Part One: Nichada Thani
I really appreciated where we lived, which was a gated compound/community about 30 km north of BKK called Nichada Thani. I really want to write a little bit about it, because googling for it often leads to snarky comments about Nichada life from posters on Thai Visa and other forums like it, and those sentiments aren't really helpful to familes who might be trying to figure out where they might like to live if they're moving in the Bangkok area. So, without further ado:
Things that I liked about living in Nichada:
- It was green and clean, by Bangkok standards. There were actual sidewalks to walk on, and they were free of vendors selling hair accessories, squid snacks, edible insects, or fake Rolex watches. They weren't full of dozing (or oozing) soi dogs, either. The sidewalks were actually fairly stroller/tricycle friendly for my young kids, which can't be said of a lot of the footpaths in BKK. For my first 2.5 years in Thailand, walking around the lake in Nichada Thani (I don't know if it has an actual name, but I always thought of it as Lake Nichada) was my primary form of exercise, and I enjoyed passing by the gardens of roses, frangipani, bougainvillea, and the other tropical plants on the way. Lots of coconut trees. And I never actually saw a snake, though I often saw snails of an awesomely impressive size!
- The amenities. Nichada was a nice place to live for the times when I didn't feel like venturing into all of the crazy outside of the gates. The shopping plaza had a pharmacy (which will happily dole out a lot of meds that we'd otherwise need prescriptions for in Canada) with a very nice pharmicist, a photo studio where I could get the dozens of ID photos that life in Thailand required, a beauty salon (which my family patronized for haircuts and pedicures), a fitness center, a travel agency, and my beloved Villa Market was also located there. Bumrungrad also operates a medical clinic within Nichada Thani, and I really liked the current pediatrician. And there is also a Starbucks, but I wasn't a huge fan as they don't have chai lattes on the menu. The other nice thing about having all of this within walking distance was that my family did not have a car around all of the time (which is true for most families living there), and I often needed to make emergency trips to the grocery store ...
- The location was quite convenient. Even if it's thirty-some odd kilometers north of central Bangkok, the expressway into the city was only two minutes away, and we made the trip into the city all the time for doctors appointments, dinners out, touristy things, and shopping at the markets and malls. There were also plenty of good international schools and preschool programs within a fifteen-minute radius, so Madeline was spared a bus ride in busy Bangkok during rush-hour. Nichada Thani wasn't the most exciting place to live, but there was a decent amount of things to do in the nearby area (for example: cinemas, horse-back riding at the Nonthaburi Equestrian Club, bowling, biking, swimming). Things definitely improved when the Central Chaengwattana shopping center opening nearly two years ago, and many new restaurants opened in the three years that we were there for. It was also convenient to not be so close to central BKK during the protests in the spring - life for my family was largely unaffected by the unrest with the roads, schools, and shops in the area remaining open.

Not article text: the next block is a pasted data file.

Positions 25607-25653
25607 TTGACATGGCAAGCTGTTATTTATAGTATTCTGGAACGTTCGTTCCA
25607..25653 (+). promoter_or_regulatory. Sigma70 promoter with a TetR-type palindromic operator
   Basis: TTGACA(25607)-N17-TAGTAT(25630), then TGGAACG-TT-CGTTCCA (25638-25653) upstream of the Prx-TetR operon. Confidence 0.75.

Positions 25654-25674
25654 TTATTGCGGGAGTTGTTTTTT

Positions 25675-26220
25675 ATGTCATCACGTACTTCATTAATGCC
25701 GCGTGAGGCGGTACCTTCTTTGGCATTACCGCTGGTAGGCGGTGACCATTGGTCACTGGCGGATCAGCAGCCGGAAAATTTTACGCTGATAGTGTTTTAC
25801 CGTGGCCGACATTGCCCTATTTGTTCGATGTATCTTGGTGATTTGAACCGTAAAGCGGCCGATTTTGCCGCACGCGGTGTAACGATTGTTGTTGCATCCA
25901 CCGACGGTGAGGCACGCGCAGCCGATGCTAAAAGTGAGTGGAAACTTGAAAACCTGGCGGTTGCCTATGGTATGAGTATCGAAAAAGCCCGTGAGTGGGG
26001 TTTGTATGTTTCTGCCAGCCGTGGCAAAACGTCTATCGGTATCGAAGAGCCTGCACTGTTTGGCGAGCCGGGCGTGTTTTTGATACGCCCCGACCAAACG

- It was easy to make friends; I'd run into the same people all the time at the schools, at the pool, and the grocery store, etc. The residents of Nichada are foreigners by a large majority, so nearly everyone had had the experience of being newly-arrived in Thailand at one time. Because of the proximity to the schools, it's a popular location for families with young children to chose to live. We did, after all :)
- It seemed fairly safe*. There were guards everywhere, and somehow, they managed to even keep the soi dogs out of the compound. The most dangerous thing on the roads were probably brand-new drivers tooling around on golf carts (unless you counted the taxi drivers who had never seen a traffic circle before). The US Embassy puts a lot of their families into Nichada, which seemed to give Nichada some security credibility as well. *By "safe", I don't mean to imply that the community pool had life guards on duty, because it didn't, or that all of the playground equipment was in good shape, because it wasn't. I was speaking more about serious crime!
I am not going to pretend that living in Nichada let us have an authentic Thai experience; Nichada Thani is an ex-pat bubble, but it was a good place for my family to live for three years. To be honest, I think that even if we'd chosen to live in the city instead of out in Nichada, we'd still have lived in a some version of the bubble, but would have had a more intimate experience with the authentic Bangkok traffic. I didn't mind giving up the traffic :)
Three month out, I still miss my old life in Thailand dearly. I didn't think that I would feel so strongly, but I have to admit that our life in Nichada in our apartment with the wonderful maintenance team really helped me (and my family) navigate life in a foreign country with a bit more grace than I'd have had otherwise.